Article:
Former Race Across America Director, Jim Pitre, posted the sad news to the RAAM Yahoo Group that Randy Van Zee was killed yesterday while riding his bike. He was struck and killed instantly by a vehicle from behind as he was riding west into the setting sun near his home last evening.
Randy is survived by his wife, Denise and family in Sheldon, IA. A funeral is planned Tuesday afternoon April 8th at Vander Ploeg funeral home in Sheldon. My prayers are with his family.
In 2004 Randy finished RAAM even though he had crashed and couldn’t get on or off is bike by himself. After finishing RAAM, he went to the hospital and found out that he had a broken pelvis. In 2006, the year I attempted RAAM, he was planning to race again but a training accident kept him from racing.
The last finisher in the solo race was 52-year-old Randy Van Zee of Sheldon, IA. He finished in eighth place (second night time solo finisher) on Friday morning at 2:40 a.m. with a time of 11:16:26 over eight hours behind Moonen.
Riders have to finish in less than 12 days and 2 hours to be official, i.e., by noon, Friday, July 2. Randy had over nine hours to spare. He had the classic solo RAAM finish – exhausted with failed neck muscles and terribly swollen feet and ankles; he had to be helped off his bicycle by crewmembers. Having an all rookie crew with just two minivans, he slept on cement at times. Waking up at 4 a.m. to ride before work every day in training finally paid off, though he said, “I never trained enough for RAAM.” When his neck gave out on him in New Mexico, he had to start wearing an Allen Larsen-inspired neck brace. His friends made it after they watched Larsen’s RAAM videotape. Two ladies he works with brought him this device and adjusted it on him. He crashed near Troy, OH, injured his groin and cracked his pelvis. Although he couldn’t walk, he could still ride!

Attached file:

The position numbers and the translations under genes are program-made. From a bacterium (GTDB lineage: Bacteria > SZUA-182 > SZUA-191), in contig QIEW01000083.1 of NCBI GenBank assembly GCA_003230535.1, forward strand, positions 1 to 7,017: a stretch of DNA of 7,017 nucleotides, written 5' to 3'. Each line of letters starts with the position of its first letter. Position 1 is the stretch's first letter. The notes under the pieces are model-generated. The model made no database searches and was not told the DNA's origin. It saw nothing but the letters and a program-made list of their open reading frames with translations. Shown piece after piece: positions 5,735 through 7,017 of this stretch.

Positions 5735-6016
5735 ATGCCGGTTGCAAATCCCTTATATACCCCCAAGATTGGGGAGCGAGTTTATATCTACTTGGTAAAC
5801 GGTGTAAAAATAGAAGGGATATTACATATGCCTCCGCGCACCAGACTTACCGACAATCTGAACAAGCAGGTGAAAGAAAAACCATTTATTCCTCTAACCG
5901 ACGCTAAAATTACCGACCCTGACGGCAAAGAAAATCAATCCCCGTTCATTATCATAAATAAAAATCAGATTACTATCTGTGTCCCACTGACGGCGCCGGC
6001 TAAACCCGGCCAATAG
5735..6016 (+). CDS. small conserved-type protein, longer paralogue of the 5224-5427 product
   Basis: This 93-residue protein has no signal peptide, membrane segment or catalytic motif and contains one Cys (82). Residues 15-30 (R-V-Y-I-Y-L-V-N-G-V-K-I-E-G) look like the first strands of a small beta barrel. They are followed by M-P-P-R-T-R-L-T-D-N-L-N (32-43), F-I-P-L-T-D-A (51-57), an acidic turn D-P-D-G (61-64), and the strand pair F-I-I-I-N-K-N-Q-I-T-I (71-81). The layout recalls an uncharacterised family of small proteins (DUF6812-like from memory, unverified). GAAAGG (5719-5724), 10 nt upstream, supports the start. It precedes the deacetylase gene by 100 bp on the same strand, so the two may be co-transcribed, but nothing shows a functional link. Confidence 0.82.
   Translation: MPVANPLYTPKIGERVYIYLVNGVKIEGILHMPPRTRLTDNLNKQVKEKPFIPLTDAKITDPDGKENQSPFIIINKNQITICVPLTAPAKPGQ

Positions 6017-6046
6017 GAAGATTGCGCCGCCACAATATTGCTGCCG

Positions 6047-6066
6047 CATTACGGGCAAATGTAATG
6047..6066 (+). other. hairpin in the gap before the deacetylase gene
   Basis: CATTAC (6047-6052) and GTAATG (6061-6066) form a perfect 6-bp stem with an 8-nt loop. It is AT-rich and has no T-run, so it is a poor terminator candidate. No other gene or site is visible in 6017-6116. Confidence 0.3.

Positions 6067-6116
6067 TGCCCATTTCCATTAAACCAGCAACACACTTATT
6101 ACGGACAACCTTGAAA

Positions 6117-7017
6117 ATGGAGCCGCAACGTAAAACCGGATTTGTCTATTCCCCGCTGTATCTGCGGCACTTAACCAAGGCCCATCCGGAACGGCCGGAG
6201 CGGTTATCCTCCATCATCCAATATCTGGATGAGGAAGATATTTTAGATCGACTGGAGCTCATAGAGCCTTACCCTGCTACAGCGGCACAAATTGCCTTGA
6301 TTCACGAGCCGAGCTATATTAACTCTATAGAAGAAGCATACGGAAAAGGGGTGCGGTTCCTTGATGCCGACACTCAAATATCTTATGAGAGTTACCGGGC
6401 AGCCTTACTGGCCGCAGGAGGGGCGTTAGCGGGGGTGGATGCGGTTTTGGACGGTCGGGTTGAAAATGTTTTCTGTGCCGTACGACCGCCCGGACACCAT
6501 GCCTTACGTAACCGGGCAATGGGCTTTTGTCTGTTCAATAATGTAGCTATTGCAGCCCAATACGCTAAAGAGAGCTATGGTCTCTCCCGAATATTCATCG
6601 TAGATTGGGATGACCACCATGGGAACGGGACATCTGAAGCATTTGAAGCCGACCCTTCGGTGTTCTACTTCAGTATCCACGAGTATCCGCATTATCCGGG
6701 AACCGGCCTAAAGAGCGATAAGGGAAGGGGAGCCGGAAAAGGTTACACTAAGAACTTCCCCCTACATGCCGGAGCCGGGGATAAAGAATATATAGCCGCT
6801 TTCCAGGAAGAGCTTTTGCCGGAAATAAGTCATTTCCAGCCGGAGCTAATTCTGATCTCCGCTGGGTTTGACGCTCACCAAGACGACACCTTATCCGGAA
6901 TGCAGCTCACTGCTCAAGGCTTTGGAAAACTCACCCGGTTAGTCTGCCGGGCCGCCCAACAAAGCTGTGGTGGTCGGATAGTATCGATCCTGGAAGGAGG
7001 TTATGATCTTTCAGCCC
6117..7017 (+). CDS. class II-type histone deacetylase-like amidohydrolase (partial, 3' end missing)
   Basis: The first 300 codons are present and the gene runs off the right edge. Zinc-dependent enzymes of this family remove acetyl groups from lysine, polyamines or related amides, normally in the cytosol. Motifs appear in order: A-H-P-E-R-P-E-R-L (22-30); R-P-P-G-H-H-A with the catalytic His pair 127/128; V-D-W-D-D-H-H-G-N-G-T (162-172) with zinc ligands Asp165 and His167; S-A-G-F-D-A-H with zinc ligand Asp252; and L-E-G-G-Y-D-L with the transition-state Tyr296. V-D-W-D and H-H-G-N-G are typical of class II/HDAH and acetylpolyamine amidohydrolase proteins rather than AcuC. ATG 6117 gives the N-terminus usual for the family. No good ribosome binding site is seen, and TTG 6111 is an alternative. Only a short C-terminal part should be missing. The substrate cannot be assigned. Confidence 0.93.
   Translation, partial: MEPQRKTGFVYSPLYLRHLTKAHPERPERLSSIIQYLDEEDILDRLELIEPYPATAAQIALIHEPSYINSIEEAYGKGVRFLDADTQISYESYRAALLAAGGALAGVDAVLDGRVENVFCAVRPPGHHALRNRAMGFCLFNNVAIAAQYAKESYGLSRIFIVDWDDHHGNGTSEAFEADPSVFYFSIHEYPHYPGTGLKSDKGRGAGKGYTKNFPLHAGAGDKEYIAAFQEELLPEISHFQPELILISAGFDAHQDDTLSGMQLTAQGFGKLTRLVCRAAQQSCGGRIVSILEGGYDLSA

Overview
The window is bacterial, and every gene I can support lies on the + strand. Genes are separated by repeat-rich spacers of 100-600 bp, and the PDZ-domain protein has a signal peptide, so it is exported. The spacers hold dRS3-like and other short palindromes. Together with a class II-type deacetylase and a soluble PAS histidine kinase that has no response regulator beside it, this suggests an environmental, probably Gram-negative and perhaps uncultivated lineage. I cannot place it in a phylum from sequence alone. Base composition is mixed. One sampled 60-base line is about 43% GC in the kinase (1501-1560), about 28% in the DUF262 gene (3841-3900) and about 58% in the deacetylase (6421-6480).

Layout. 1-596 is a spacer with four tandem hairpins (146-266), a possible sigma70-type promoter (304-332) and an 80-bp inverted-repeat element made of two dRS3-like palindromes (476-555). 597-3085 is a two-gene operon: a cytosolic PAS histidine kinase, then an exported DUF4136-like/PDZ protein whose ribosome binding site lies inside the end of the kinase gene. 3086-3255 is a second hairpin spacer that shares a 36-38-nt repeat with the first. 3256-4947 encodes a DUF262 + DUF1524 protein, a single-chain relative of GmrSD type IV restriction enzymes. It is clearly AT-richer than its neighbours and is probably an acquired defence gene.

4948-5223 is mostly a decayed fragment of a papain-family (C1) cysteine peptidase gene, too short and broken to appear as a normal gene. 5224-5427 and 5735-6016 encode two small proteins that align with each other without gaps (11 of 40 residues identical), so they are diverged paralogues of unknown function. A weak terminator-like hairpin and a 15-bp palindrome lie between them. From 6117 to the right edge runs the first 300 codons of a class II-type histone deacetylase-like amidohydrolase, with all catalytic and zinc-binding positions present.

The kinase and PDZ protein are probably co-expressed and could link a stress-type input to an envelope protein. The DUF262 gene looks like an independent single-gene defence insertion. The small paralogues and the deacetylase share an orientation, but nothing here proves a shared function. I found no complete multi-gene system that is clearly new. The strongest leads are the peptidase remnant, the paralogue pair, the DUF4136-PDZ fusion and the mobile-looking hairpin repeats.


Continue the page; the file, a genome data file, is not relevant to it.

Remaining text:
Randy’s daughter Rachel lives in Germany and flew to Atlantic City to see her father finish. Her husband Chris (serving the USA in Iraq) learned by e-mail of Randy’s finish. Standing very proudly on the Boardwalk, Randy said, “If you can do RAAM, you can do anything.” So how can a 52-year old, full time worker and grandfather finish RAAM while other much younger men training full time have to drop out? The difference has to be in attitude. Van Zee had an iron-willed desire to make it to the finish line regardless of whatever obstacles were thrown into his way. When his neck muscles gave out in New Mexico, he could have thrown in the towel. When his feet and ankles became painfully swollen, he could have checked into some hospital and had a doctor tell him things will only get worse if he keeps riding, but he didn’t. My vote for the Ian Sandbach inspiration award would have clearly gone to Randy Van Zee, but then the award couldn’t have been handed out at the awards banquet on Wednesday evening. So I hereby create a new award called Chew’s Most Tired Award given to the solo rider who finishes looking the most exhausted/beaten-up thus embodying the true spirit of RAAM. Few people got to see Randy finish in the wee hours of the morning that night (many officials, media people, riders, and crew had already left for home), but those who did will forever remember Van Zee’s courageous/heroic finish. His neck muscles will heal and the swelling of his feet and ankles will go down, but his finish will never be forgotten. Randy became the 169th person (including unofficial fin ishers) to finish solo RAAM – a number far less than those people who have climbed to the top of Mt. Everest.
“Van Zee had an iron-willed desire to make it to the finish line.”